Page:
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High beach temperatures increased female-biased primary sex ratios but reduced output of female hatchlings in the leatherback turtle

AutorSantidrián Tomillo, Pilar; Oro, Daniel ; Paladino, Frank V.; Piedra, Rotney; Sieg, Annette E.; Spotila, James R.
Palabras claveCosta Rica
TSD
Playa Grande
Sea turtles
Sex determination
Climate change
Fecha de publicación2014
EditorElsevier
CitaciónBiological Conservation 176: 71-79 (2014)
ResumenSex of offspring in most turtles is determined by temperature-dependent sex determination (TSD). In sea turtles, higher incubation temperatures produce female hatchlings and primary sex ratios are often highly female-biased. Because of the current rate of climate warming, highly female-biased sex ratios have raised concern among scientists and managers because populations might become too female biased for genetic viability.We tested the effects of higher incubation temperatures on embryo and hatchling mortality and on sex ratios in a population of leatherback turtles (Dermochelys coriacea) in the eastern Pacific. The long-term study provided a large sample size in a location influenced by El Niño Southern Oscillation that resulted in highly variable climatic conditions between seasons. High temperatures reduced emergence success. Output of female hatchlings increased with incubation temperature as it reached the upper end of the transitional range (range of temperatures that produce both sexes) (30. °C) and decreased afterwards because high temperatures increased mortality of 'female clutches'. Effect of temperature on female hatchling output lessened female-biased sex ratios from 85% female primary sex ratios to 79% secondary sex ratios (sex ratios of total number of hatchlings emerged). If male turtles reproduce more often than females, operational sex ratios will be closer to 1:1. Female-biased primary sex ratios should not raise concerns by default, but climate change may still threaten populations by reducing hatchling output and increasing frequency of seasons with 100% female production. Clutch relocation to cooler conditions may alter sex ratios and should be used cautiously unless temperatures are so high that no hatchlings survive. In addition, it is unknown what differential survival of male versus female hatchlings may have on the eventual adult sex ratio after they enter the ocean and disperse. © 2014 Elsevier Ltd.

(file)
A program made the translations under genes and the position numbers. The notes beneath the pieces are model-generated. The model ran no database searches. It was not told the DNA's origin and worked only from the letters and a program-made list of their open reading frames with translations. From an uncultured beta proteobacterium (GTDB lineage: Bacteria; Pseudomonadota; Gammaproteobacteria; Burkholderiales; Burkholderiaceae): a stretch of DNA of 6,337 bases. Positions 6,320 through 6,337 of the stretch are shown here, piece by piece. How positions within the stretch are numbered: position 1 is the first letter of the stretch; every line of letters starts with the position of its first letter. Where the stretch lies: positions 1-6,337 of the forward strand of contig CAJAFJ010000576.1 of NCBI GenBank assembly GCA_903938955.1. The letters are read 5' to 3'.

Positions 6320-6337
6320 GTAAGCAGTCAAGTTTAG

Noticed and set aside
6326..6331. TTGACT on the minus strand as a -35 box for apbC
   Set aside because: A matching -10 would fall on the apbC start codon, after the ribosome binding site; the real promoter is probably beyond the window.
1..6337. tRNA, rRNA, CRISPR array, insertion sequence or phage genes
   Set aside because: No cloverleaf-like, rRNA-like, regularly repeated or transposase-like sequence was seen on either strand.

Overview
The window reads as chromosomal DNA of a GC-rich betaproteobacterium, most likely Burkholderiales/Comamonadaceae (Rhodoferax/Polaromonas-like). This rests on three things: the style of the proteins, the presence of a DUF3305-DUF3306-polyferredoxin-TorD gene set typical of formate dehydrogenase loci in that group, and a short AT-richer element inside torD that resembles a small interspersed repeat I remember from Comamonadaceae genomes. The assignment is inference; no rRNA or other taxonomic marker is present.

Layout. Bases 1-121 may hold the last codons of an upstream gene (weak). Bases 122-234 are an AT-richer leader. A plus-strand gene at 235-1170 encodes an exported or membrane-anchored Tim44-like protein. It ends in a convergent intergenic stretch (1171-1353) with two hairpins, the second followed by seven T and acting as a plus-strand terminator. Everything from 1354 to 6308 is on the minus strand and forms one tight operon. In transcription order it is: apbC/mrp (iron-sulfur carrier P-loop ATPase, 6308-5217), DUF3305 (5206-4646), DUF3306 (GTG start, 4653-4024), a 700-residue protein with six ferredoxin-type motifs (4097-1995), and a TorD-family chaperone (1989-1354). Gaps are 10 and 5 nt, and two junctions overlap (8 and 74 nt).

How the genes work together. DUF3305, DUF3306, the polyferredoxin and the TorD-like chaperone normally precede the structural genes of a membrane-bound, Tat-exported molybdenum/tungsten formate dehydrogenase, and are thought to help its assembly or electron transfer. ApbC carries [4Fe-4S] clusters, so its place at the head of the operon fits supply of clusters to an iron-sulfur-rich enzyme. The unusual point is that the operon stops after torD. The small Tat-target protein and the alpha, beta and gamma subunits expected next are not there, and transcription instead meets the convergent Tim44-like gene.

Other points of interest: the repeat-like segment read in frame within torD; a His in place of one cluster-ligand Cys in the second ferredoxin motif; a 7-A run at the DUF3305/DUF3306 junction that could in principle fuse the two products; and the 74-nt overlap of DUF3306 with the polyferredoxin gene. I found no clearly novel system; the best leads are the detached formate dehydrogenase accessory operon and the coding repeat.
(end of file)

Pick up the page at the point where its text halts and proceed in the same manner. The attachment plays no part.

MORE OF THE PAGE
URIhttp://hdl.handle.net/10261/99072
DOI10.1016/j.biocon.2014.05.011
Identificadoresdoi: 10.1016/j.biocon.2014.05.011
issn: 0006-3207
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